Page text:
Luther was in despair. His confessor, John Staupitz, could not help him out of the pit. So he told Luther he was to undertake preaching and assume the chair of Bible at the university. So Luther began lecturing on the Psalms in 1513, on Romans in 1515, and on Galatians in 1516, and, as his biographer says, “These studies proved to be for Luther the Damascus road.” See, in today’s devotional, what God’s Word can did for Luther! Why not for you? God bless you.
Because of Calvary,
Psalm 22:1 (ESV)
My God, my God, why have you forsaken me?
Why are you so far from saving me, from the words of my groaning?
“The reference to Christ was unmistakable when he came to the twenty-second psalm, the first verse of which was recited by Christ as He expired on the cross. ‘My God, my God, why has thou forsaken me?’ What could be the meaning of this? Christ evidently felt himself to be forsaken, abandoned by God, deserted…. The utter desolation which Luther said he could not endure for more than a tenth of an hour and live had been experienced by Christ himself as he died. Rejected of men, he was rejected also of God. How much worse this must have been than the scourging, the thorns, the nails!… Christ had suffered what Luther suffered, or rather Luther was finding himself in what Christ had suffered…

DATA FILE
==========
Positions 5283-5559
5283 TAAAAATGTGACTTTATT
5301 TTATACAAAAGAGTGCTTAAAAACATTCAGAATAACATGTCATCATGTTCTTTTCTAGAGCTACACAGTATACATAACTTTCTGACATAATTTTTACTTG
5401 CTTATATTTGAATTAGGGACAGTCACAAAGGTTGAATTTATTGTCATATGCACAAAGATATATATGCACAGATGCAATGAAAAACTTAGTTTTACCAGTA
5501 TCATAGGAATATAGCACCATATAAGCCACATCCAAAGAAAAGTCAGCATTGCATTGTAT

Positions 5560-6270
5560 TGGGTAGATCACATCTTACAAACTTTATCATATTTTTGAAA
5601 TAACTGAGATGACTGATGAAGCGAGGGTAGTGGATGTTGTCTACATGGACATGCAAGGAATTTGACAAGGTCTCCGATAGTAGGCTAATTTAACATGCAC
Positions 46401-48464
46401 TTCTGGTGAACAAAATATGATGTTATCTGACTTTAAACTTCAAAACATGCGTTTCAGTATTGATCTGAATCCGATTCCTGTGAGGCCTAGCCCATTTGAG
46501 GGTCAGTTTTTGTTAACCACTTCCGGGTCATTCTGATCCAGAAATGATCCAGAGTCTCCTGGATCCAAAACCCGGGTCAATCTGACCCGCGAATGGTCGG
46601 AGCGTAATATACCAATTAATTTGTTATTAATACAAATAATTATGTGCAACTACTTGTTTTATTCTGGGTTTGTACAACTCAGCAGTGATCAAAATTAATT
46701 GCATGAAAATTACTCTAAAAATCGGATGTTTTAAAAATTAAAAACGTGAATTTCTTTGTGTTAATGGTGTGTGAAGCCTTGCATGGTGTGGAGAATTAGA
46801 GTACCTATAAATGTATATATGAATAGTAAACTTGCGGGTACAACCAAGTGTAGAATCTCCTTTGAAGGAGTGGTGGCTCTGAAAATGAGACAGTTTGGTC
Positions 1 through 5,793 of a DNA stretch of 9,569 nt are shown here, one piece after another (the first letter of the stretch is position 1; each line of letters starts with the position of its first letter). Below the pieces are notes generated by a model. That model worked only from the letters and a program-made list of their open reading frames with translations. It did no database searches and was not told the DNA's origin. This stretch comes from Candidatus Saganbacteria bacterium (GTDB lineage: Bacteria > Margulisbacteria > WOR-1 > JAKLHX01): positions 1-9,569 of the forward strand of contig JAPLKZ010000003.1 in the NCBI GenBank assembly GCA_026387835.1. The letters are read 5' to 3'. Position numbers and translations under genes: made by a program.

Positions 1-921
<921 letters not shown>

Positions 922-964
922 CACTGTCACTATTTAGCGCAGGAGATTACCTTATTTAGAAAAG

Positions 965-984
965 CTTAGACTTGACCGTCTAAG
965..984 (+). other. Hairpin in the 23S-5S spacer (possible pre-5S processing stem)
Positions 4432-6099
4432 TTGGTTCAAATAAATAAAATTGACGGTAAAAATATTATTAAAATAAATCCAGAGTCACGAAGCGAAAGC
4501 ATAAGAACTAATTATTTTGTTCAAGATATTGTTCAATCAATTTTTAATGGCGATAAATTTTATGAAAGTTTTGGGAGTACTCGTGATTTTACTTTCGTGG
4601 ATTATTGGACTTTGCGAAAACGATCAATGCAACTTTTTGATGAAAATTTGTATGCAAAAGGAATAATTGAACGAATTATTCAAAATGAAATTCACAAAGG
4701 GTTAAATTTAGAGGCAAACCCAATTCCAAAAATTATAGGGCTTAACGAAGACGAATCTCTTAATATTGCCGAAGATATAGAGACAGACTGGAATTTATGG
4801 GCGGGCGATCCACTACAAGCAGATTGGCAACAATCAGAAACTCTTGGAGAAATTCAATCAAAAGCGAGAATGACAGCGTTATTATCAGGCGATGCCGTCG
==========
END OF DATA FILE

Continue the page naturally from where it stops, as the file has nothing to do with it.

“Why should Christ have known such desperations? Luther knew perfectly well why he himself had had them: he was weak in the presence of the Mighty; he was impure in the presence of the Holy; he had blasphemed the Divine Majesty. But Christ was not weak; Christ was not impure, Christ was not impious. Why then should he have been so overwhelmed with desolation? The only answer must be that Christ took to himself the iniquity of us all. He who was without sin for our sakes became sin and so identified himself with us as to participate in our alienation…. What a new picture this is of Christ! Where, then, is the judge, sitting upon the rainbow to condemn sinners? He is still the judge. He must judge, as truth judges error and light darkness; but in judging he suffers with those whom he must condemn and feels himself with them subject to condemnation. The judge upon the rainbow has become the derelict upon the cross.
“A new view also of God is here. The All Terrible is the All Merciful too. Wrath and love fuse upon the cross. The hideousness of sin cannot be denied or forgotten; but God, who desires no that a sinner should die but that he should turn and live, has found the reconciliation in the pangs of bitter death. It is not that the Son by his sacrifice has placated the irate Father; it is not primarily that the Master by his self-abandoning goodness has made up for our deficiency. It is that in some inexplicable way, in the utter desolation of the forsaken Christ, God was able to reconcile the world to himself…. This is the foolishness of the cross which is hid from the wise and prudent. Reason must retire. She cannot understand that ‘God hides his power in weakness, his wisdom in folly, his goodness in severity, his justice in sins, his mercy in anger.’” [Roland H. Bainton, Here I Stand: A Life of Martin Luther, (Peabody, MA: Hendrickson Publishers, 1950), p. 44-46]